The ruling party of Cape Verde won the parliamentary elections on Sunday. The event was attended by international observers from ECOWAS, the organization that ordered the release of Venezuelan diplomat Alex Saab through its court.
Cape Verde’s government did not recognize the ECOWAS resolution, though it should ostensibly abide by it. Analysts say they have not done so due to pressure from the US regime.
This situation, in which the government of Cape Verde invited electoral observers of ECOWAS, but does not comply with their judicial decisions, triggered a widespread reaction by Venezuelans on social media networks.
For users, the actions of the Cape Verdean authorities revealed a contradiction that made many suspicious about them not making their own decisions.
¡Buenos días pueblo!
¿Ya tomaron café?
Hoy hay elecciones en Cabo Verde y "alguien" no quiere que se sepa nada sobre ello. pic.twitter.com/1MHKNtwH3a
— Roi LopeZ Rivas #FreeAlexSaab (@RoiLopezRivas) April 18, 2021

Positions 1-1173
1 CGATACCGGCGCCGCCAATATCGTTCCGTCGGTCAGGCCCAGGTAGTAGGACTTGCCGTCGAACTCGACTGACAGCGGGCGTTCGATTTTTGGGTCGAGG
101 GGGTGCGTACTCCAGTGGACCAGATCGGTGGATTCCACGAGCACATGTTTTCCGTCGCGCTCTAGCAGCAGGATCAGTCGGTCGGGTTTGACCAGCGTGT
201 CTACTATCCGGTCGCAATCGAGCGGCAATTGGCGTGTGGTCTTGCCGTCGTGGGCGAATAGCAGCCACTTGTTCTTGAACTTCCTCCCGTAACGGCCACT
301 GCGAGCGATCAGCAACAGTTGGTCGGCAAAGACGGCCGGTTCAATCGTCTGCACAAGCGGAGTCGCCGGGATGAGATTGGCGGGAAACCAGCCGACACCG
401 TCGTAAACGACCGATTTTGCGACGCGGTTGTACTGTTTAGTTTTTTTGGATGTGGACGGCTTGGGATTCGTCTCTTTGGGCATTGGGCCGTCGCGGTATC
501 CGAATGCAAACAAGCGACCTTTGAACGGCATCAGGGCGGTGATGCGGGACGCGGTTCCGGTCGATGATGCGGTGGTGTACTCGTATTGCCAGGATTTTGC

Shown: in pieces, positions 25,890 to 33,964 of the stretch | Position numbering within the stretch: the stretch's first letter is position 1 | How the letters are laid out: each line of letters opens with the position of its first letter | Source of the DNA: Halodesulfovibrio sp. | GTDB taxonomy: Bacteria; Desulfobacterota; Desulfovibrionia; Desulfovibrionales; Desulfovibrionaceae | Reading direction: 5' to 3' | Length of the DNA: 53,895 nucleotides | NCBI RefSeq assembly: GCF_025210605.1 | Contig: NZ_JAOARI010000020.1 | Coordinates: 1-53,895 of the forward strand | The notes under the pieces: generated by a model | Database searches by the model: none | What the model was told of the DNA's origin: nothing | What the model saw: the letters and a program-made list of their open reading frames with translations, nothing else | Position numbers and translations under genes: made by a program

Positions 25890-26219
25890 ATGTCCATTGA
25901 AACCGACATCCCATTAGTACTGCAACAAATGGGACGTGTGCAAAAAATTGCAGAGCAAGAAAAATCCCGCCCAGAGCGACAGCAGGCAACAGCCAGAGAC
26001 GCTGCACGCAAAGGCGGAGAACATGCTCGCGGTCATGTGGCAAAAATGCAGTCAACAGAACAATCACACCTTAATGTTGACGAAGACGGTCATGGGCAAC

An unjust imprisonment
Since last year, the Venezuelan diplomat Saab has been illegally detained in that African country, and despite his diplomatic immunity, he is still being held in solitary confinement.
The West African country is an unjust jail cell for Alex Saab, a prisoner of Washington’s maneuvers on the government of Cape Verde, who punish those who travel internationally and attempt to bypass the blockade to bring food to Venezuela.
In Venezuela a lengthy and widespread public campaign has voiced demands for Saab’s release. The movement has achieved such resonance that the promoters of the smears against the diplomat have claimed that it’s a network of bots paid by the Venezuelan government.
The clamor for his release has managed to overcome Saab’s stigmatization as an alleged “front man” of the “regime”—he is now seen as the special diplomatic agent employed by Venezuela to evade the straightjacket of the US blockade. For this reason more and more people are calling for an end to his detention.
Featured image: File photo.
(RedRadioVE) by Carlos Arellan
Translation: Orinoco Tribune